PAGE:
Once Alice has taken an action, you cannot edit tokens using backspacing, etc. Instead, you must select the piece of code you want to edit and issue the EDIT command (from the Changes Menu or by pressing [ALT-E]). You will then be able to edit what has been selected using backspace, CTRL-D, the arrow keys, etc. [Sections 1.8, 3.2.3, 3.3, 3.7.3, 4.2.5]


Alice allows you to have several workspaces at one time, each containing a program or part of a program. Commands on the Insert Menu ([F4]), Delete Menu ([F3]), Changes Menu ([F5]), and Miscellaneous Menu ([SHIFT-F9]) can change from one workspace to another as well as copy or move code from one workspace to another. Often, workspaces are used as holding areas as you move chunks of code around in your programs. [Sections 1.7, 4.8]


Syntax errors are almost impossible to generate, since most syntax is controlled by Alice's templates. Syntax errors can only occur if you enter an expression incorrectly. As soon as you indicate that you have finished typing the expression (by moving the cursor off the expression), Alice will give you an error message and highlight the erroneous expression on the screen.

For the most part, semantic errors are also detected as they are entered. You can typecheck your program with the Typecheck Program command from the Debug Menu (obtained by pressing [F6]). This is necessary if you change a declaration, since Alice will not automatically typecheck all occurrences of the changed symbol. [Sections 2.4.1, 4.5.5, 4.5.6]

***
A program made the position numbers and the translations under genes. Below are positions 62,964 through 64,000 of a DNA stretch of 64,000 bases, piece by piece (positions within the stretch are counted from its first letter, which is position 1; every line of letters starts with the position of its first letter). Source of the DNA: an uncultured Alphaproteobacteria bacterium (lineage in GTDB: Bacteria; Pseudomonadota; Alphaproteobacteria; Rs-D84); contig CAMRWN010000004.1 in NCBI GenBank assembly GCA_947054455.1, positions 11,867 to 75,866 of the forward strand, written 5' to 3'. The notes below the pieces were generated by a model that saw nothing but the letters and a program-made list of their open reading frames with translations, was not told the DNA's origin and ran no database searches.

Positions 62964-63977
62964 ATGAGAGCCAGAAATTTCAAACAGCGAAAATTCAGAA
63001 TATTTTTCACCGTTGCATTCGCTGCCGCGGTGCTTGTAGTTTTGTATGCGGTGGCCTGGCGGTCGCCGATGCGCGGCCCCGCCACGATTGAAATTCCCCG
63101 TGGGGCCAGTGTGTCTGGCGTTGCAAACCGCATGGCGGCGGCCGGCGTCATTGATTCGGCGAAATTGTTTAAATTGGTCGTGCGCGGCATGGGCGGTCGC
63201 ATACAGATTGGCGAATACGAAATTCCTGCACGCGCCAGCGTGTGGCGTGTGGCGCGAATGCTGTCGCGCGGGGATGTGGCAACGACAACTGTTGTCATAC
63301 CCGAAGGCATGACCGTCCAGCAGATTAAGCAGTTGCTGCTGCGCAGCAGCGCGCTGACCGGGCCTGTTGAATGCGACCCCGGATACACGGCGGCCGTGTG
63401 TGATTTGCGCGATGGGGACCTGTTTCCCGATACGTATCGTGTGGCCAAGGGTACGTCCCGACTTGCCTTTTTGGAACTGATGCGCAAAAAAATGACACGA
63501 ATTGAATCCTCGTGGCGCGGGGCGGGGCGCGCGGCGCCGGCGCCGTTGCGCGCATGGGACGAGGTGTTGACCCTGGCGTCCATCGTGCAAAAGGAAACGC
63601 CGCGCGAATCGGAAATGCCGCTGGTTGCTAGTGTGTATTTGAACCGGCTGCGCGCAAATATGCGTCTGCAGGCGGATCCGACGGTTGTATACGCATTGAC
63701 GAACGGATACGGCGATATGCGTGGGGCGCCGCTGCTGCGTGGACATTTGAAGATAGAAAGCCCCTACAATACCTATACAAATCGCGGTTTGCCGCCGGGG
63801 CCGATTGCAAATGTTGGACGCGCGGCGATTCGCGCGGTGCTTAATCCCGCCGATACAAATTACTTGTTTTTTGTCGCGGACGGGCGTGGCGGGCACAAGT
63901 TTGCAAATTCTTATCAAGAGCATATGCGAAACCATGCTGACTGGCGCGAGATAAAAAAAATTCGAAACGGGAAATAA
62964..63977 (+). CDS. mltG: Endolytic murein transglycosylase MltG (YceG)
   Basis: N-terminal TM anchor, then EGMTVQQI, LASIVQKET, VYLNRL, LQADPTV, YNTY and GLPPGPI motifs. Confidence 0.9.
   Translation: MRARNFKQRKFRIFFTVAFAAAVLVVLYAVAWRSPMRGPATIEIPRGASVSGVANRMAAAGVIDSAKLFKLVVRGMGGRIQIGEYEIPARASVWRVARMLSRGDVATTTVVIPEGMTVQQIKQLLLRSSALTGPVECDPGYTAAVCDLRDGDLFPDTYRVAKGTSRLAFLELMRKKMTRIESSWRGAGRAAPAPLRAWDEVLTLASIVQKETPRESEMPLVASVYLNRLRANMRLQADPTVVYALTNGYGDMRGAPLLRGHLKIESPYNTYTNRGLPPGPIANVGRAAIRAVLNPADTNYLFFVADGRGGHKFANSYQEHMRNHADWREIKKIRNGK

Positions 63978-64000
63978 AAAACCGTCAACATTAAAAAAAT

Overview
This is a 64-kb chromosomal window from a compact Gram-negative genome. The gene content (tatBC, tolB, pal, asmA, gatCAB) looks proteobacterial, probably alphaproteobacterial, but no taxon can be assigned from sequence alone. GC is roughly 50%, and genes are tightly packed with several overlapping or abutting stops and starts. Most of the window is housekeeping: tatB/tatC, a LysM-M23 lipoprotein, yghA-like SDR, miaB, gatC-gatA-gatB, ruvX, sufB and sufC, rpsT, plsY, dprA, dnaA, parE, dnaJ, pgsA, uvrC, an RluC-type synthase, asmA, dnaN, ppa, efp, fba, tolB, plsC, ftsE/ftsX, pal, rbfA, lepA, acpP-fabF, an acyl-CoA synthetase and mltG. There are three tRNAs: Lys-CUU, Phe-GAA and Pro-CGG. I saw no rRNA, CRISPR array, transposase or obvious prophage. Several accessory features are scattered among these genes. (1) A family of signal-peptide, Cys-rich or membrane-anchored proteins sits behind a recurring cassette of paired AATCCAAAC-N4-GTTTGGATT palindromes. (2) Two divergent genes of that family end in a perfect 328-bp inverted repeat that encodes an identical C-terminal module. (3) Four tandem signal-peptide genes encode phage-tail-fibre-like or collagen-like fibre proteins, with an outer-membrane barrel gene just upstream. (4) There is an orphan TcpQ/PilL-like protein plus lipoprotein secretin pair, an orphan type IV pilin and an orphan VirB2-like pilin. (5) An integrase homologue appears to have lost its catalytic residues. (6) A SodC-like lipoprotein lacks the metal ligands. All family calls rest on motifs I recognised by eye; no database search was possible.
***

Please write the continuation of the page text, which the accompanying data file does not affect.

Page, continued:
Non-Intuitive Changes

Some special changes (e.g. while loop to for loop) can be made using the Special Changes selection from the Changes Menu ([F5]). Other changes can be made by moving code to a workspace and getting it back later on. See the workspace commands mentioned above. [Sections 4.2.8, 4.8]

Symbol Name Completion

After you have typed the first few characters of a symbol name, press [END]. Alice will check all symbols defined in the current scope to find which begin with the characters you have typed. If there is a single name that matches, Alice will complete the name you have started typing. If there is more than one matching name, Alice will give a menu of all such names -- choose a name from this menu and Alice will fill it in where you were typing. This applies to built-in names like integer and writeln as well as user-defined ones. [Section 1.8.1]

Other Features

For help on commands, call up a menu, highlight the appropriate selection, and press [F9]. You can press [F9] practically any time to obtain explanations of various things.